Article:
7. Burpees.


A full body workout that develops every muscle and system in your body, burpees can be done by anyone anywhere anytime. You will find yourself sweating in no time and your body will thank you for this amazing deed.

8. Sit ups/crunches.


If you want to focus on strengthening your abdominal muscles and develop core muscles, then sit ups and crunches are the best for you.

9. Lunges

If you are looking for a workout to target your glutes, then go for lunges. You don’t need any equipment or fancy set up to practice this simple exercise.

10. Swimming


If you have a pool in your house, then swimming can be an ideal way to get your heart rate up and shed some weight. With the summer sun shining bright, a workout in the lap of water seems like the most preferred option.

Here are some water-friendly exercises you can do in that pool if swimming doesn’t interest you as much.

11. Walking/running/jogging.


What better than a walk or jog in the park or even around your house to sweat it out without hitting the gym. It is fun to be going for a jog or run with a group of people, especially in the morning that will also get some fresh air into your lungs.

12. Aerobics and dance cardio moves.


Get your heart pumping and make your workout fun with aerobics and cardio dance moves. Play your favorite fast-beat songs or look up a dance workout video on youtube; you will be sweating, and toning your body without making it seem tedious or challenging. Click here for 5 dance moves that you will love to follow.


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10 Biggest Weight Loss Mistakes You Should Avoid

It’s common to make the decision and jump head first into a weight loss effort. But after a great start, many people gradually lose their motivation when reality doesn’t meet their expectations.

Not having a solid, realistic weight loss plan and being impatient are two very common problems that discourage people.

Realistic goals can help keep you on track and motivated so that you hit your mark. Don’t expect to lose several pounds within a few days. Gradual and slow weight loss is not only healthy but also more sustainable.

A weight loss program is not a straitjacket. You can be successful if you follow the rules 90 percent of the time and avoid some of the common mistakes.


Here are the top 10 biggest weight loss mistakes you should avoid.

1. Skipping Meals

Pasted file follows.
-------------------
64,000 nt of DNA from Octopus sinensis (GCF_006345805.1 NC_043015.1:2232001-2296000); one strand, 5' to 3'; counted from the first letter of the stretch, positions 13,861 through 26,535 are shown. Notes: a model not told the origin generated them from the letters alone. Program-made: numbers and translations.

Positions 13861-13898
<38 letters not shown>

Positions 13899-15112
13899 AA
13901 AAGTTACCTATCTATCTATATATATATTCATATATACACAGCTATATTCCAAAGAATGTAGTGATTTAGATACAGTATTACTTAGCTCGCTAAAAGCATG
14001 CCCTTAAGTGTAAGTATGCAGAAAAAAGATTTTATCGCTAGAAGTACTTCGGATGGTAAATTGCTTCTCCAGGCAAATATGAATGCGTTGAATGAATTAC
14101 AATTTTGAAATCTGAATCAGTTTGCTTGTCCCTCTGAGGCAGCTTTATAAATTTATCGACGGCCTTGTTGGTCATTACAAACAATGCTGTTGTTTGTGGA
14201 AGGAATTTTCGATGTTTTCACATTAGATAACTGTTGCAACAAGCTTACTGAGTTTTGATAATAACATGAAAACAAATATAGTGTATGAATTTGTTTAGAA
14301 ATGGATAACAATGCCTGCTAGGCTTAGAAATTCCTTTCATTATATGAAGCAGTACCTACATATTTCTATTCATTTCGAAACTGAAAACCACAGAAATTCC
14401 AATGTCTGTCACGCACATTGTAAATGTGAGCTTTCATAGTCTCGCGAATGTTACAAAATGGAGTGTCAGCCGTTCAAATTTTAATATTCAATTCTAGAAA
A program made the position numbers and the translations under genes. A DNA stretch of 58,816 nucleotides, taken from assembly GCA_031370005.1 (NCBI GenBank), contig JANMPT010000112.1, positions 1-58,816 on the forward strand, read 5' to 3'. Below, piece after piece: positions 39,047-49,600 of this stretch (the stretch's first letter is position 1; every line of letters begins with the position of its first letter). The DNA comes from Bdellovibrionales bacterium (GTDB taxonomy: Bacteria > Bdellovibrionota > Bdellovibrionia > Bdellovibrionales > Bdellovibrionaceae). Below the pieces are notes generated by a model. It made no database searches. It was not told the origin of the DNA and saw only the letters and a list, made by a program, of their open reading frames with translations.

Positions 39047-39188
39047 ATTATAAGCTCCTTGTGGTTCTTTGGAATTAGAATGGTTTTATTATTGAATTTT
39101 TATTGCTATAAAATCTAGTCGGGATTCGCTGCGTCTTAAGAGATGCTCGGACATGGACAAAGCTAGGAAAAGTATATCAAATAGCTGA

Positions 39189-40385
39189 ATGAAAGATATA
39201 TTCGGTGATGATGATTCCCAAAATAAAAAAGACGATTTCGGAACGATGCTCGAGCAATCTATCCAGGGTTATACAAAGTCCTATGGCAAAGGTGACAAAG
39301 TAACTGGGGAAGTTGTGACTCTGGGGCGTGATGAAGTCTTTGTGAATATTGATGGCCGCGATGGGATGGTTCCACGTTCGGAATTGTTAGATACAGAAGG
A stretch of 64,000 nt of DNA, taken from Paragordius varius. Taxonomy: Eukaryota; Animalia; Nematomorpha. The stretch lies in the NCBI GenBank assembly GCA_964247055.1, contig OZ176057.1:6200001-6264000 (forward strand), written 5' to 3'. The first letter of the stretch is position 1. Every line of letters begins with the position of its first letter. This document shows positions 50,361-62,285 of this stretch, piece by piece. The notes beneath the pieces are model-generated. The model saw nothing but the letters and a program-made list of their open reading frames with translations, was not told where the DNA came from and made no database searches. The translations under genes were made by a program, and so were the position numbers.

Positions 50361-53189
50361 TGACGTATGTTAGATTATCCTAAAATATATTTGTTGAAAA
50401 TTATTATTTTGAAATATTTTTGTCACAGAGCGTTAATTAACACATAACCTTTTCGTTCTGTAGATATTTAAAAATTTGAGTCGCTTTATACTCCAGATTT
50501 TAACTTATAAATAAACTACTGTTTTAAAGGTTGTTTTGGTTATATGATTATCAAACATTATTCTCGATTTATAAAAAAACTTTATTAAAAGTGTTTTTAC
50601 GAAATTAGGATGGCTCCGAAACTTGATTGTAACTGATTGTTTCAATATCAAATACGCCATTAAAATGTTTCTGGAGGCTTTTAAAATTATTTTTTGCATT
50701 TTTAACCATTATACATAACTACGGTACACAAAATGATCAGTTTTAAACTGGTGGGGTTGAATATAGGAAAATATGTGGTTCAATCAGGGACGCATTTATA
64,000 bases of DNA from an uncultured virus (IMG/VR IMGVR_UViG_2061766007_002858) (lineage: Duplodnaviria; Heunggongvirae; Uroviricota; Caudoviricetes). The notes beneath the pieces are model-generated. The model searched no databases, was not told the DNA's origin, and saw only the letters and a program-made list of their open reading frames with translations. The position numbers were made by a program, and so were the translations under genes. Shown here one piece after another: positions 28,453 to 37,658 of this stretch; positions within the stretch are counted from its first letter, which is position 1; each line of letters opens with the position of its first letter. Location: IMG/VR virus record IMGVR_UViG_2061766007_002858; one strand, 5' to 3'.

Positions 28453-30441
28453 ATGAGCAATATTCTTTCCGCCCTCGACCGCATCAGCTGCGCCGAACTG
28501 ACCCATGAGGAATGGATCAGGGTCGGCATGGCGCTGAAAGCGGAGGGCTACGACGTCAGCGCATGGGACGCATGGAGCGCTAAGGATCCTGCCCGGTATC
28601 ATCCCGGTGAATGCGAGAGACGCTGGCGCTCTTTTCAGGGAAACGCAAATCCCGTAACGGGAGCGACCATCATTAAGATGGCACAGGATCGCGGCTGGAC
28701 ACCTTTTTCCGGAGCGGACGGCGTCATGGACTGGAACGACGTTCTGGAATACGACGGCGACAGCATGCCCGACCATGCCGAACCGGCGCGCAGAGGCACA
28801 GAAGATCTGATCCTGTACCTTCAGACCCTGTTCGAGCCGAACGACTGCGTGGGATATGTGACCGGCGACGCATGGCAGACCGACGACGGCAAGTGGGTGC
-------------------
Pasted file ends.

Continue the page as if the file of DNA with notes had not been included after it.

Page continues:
Eating patterns, such as frequency and distribution of eating throughout the day, can have a huge impact on your weight loss progress.

Many people think reducing calorie intake by skipping meals will help speed up weight loss. But in reality, skipping a meal can often lead to overeating at the next meal because you are even hungrier.

Plus, skipping meals can negatively impact your blood sugar level, metabolism and energy level.

A 2003 study published in the American Journal of Epidemiology suggested that eating patterns are associated with obesity even after controlling for total energy intake and physical activity.

Moreover, the risk of obesity was lower among subjects with greater numbers of eating episodes per day. Plus, skipping breakfast was associated with an increased risk of obesity.

In another study published in the Journal of Adolescent Health in 2006, researchers studied 9,919 adolescents up until adulthood and found that the trend of skipping breakfast increased with age and caused an increase in weight gain.

A recent 2015 study published in the Journal of Nutritional Biochemistry shows that skipping meals leads to abdominal weight gain.

It can also lead to the development of insulin resistance in the liver, a telltale sign of pre-diabetes.

So, if you’re a born eater at regular intervals, keep it up. Just be sure to choose healthy foods.

2. Relying on Low-Fat and Diet Foods

diet drinks

When trying to lose weight, many people adopt the habit of looking for ‘low-fat’ or ‘diet’ labels before deciding whether a food is diet-friendly.

Such foods, however, may contain abundant fats and hidden calories as well as artificial sweeteners.

Furthermore, eating such foods can cause sugar cravings, reduce your energy level and lead to weight gain over time.

Foods high in saturated fats should be replaced with foods high in monounsaturated and/or polyunsaturated fats. This means you should focus on eating foods made with liquid vegetable oils but not tropical oils.

A 2006 study published in the International Journal of Obesity reports that a healthy diet can be moderately high in fat, with saturated and trans-fatty acids kept low and the remainder as a mixture of omega-9, omega-6 and omega-3 unsaturated fatty acids.

Just like low-fat foods are not always the best choice for weight loss, switching to diet drinks is more harmful than good.

Diet drinks contain artificial sweeteners that may trigger your appetite and even inhibit the brain cells that tell you that you are full.

A recent 2015 study published in the Journal of the American Geriatrics Society reports that diet soda intake is associated with long-term increases in waist circumference.

This escalating abdominal obesity is a potential pathway for cardio-metabolic risk in the aging population.

For weight loss, it is better to follow a low-carbohydrate diet. This type of diet is highly effective, as it helps reduce insulin resistance and even addresses the underlying problem rather than just treating the symptoms.